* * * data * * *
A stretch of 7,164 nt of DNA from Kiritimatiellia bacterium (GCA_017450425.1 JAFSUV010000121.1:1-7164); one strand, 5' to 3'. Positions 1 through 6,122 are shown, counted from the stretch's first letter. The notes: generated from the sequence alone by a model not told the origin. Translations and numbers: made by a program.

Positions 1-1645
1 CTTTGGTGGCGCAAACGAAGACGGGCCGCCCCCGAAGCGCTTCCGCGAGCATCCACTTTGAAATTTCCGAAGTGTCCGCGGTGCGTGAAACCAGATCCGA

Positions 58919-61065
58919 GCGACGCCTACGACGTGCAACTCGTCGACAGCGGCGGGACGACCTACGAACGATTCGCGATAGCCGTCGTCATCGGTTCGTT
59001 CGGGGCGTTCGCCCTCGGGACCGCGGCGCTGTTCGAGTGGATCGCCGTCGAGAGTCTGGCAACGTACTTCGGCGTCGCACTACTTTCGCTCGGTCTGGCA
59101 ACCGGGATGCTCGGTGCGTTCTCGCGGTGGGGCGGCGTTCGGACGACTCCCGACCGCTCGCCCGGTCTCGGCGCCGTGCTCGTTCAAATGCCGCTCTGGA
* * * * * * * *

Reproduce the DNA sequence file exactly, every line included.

A stretch of 7,164 nt of DNA from Kiritimatiellia bacterium (GCA_017450425.1 JAFSUV010000121.1:1-7164); one strand, 5' to 3'. Positions 1 through 6,122 are shown, counted from the stretch's first letter. The notes: generated from the sequence alone by a model not told the origin. Translations and numbers: made by a program.

Positions 1-1645
1 CTTTGGTGGCGCAAACGAAGACGGGCCGCCCCCGAAGCGCTTCCGCGAGCATCCACTTTGAAATTTCCGAAGTGTCCGCGGTGCGTGAAACCAGATCCGA

Positions 58919-61065
58919 GCGACGCCTACGACGTGCAACTCGTCGACAGCGGCGGGACGACCTACGAACGATTCGCGATAGCCGTCGTCATCGGTTCGTT
59001 CGGGGCGTTCGCCCTCGGGACCGCGGCGCTGTTCGAGTGGATCGCCGTCGAGAGTCTGGCAACGTACTTCGGCGTCGCACTACTTTCGCTCGGTCTGGCA
59101 ACCGGGATGCTCGGTGCGTTCTCGCGGTGGGGCGGCGTTCGGACGACTCCCGACCGCTCGCCCGGTCTCGGCGCCGTGCTCGTTCAAATGCCGCTCTGGA